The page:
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Well, I did it now. I bought a coupe that had new 1/4's and I am getting it ready for paint. Well, I decided since I was going to prime the rest of the car, I should just as well take off the primer on the 1/4's and reprime that too (you never know what the PO used for paint). So I did it, I used paint stripper!! The body filler under the primer got soft and started to lift in a few spots. I scraped off what came off easily and sanded down the rest pretty good with 80.

Do I need to completely get rid of this filler or can I sand down to a point and refill over top? It is a little soft and I can dent it with my finger nail? Anybody have experience with this?

Thanks for the help,
 

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I did the same thing years ago myself on another car. I went and got rid of the affected filler and started over, but you may sand enough away that the rest may still be in good shape, It's worth trying IMHO.
 

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Based on what I've learned while working on my fastback, if the filler is soft, get rid of it. Sand it off and put fresh on it that will harden. Sand the new filler to smooth it, then continue with your primer, etc.
 
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yes remove all filler you now have moister in old filler and if there is bare metal behind it it will start to rust and you know what that means
 

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The stripper will soften filler as you stated. As you remove the soft stuff, inspect the metal surface underneath to make sure the filler was applied to bare metal, and not to a primered surface. You can tell that easily. If the original filler was applied properly and the adjacent areas are hard from no contact with the stripper, you can fill in that spot after removing the soft filler. I've done that before. No doofus on your part.
 

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HELP. You just put an uh oh in my plans. Are you saying to apply the body filler over bare metal and not a good quality epoxy self-etching primer? I thought I was supposed to prime the car before putting on the body filler, then epoxy prime it again as a sealer over the body putty, then go wtih the primer surfacer before laying down the base coat. I am supposed to paint on Saturday, so your input would be GREATLY appreciated prior to then. You may be saving me from a big mistake.
 

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If you do end up removing all of the old filler, I suggest using all metal or its equivalent instead of the plastic body filler. This is an epoxy based product with aluminum powder in it. Unlike plastic filler, it resists water. It also does not shrink or crack. I used on on my rear quarter, then back the car into the corner of the house and crunched the quarter panel. The all metal twisted right along with the sheet metal. When I pounded the quarter back into the shape, the all metal went back into shape along with the sheet metal. Did not even crack. The downside is that it will not give you a super smooth finished surface. No problem though. Just skim coat with the polyester skim filler made for that purpose. Comes out great. good luck.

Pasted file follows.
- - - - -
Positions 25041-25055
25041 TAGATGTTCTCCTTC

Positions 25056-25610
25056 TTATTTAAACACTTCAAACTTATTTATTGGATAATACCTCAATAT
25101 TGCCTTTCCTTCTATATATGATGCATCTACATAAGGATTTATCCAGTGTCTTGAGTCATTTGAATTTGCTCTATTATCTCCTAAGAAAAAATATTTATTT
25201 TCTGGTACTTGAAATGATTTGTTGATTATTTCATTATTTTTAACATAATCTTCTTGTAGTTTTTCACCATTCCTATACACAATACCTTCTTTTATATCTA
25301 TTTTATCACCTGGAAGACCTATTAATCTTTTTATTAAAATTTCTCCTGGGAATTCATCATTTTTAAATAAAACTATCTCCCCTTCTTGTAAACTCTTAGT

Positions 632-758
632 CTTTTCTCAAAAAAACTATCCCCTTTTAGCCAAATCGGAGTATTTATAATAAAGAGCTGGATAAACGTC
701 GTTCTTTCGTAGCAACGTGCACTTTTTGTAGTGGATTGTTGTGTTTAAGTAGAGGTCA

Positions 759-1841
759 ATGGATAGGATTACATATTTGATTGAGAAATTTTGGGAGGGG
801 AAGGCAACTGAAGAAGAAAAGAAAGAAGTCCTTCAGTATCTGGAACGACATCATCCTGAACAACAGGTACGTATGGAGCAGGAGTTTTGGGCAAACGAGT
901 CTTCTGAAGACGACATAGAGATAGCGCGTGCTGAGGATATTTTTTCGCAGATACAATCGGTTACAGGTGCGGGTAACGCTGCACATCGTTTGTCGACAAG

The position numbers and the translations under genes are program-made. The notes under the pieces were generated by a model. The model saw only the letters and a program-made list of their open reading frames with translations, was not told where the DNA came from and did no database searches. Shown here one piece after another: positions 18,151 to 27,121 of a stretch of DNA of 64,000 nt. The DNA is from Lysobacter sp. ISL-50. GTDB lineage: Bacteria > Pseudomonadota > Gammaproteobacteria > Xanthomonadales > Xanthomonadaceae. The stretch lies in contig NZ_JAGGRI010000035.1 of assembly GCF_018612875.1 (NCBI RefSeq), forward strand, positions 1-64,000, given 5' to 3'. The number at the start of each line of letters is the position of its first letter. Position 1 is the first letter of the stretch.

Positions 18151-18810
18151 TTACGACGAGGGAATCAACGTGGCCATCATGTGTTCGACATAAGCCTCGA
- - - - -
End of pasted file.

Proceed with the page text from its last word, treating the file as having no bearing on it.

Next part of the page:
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I have seen body filler applied over bare metal before not a wise choose though i have always been told to self etch primer before body filler. regular paint primer is a no no on bare metal because it is meant to absorb moister so that when you spray paint it is absorbed in \to the primer so it has something to stick to. Self etching primer needs to be sprayed with regular primer just within about an hour afterspraying selfetching primer or you have to sand the self etching primer so that the primer will stick to the self etching primer. Self etching primer makes to smooth of a surface when dried completely thats why the need for spraying primer while still not quite dried this allows tthe primer to melt into the self etching primer .ALWAYS check with the paint experts to make sure of compatability of diferent paint amd primers. Just some rools i follow. Just my .02 cents as some would say. And also why would you what to gamble that the old primer is ok. then have the nice paint job you spent time and money on bubble-up in 6 months over the old filler
 

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Paint stripper applied over body filler will cause the filler to soften and LIFT from the metal. Be sure to remove all old filler and reapply.
I have applied body filler over bare metal without any problems. I'm not sure of the consequences of doing so over different types of primers.

Scott
 
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As mentioned, remove all the filler down to bare metal first. If the bodywork was done properly and the affected areas were worked into shape with hammer and dolly or pulled properly there should only be a light coat of filler smoothing the worked surface. Filler is best applied directly to the metal after it has been DA'ed with 36 grit paper to provide a nice rough surface with enough tooth for the filler to adhere properly. Filler can be applied over most epoxy primers but the metal beneath that is to be covered by filler should be a rough surface for proper adhesion of filler. The filler is then worked and reapplied as necessary to provide the proper contour. After that, it is just a matter of priming and blocking and priming and blocking with recommended grits of sandpaper using guide coat to find low spots until the surface is perfect and ready for paint.
 
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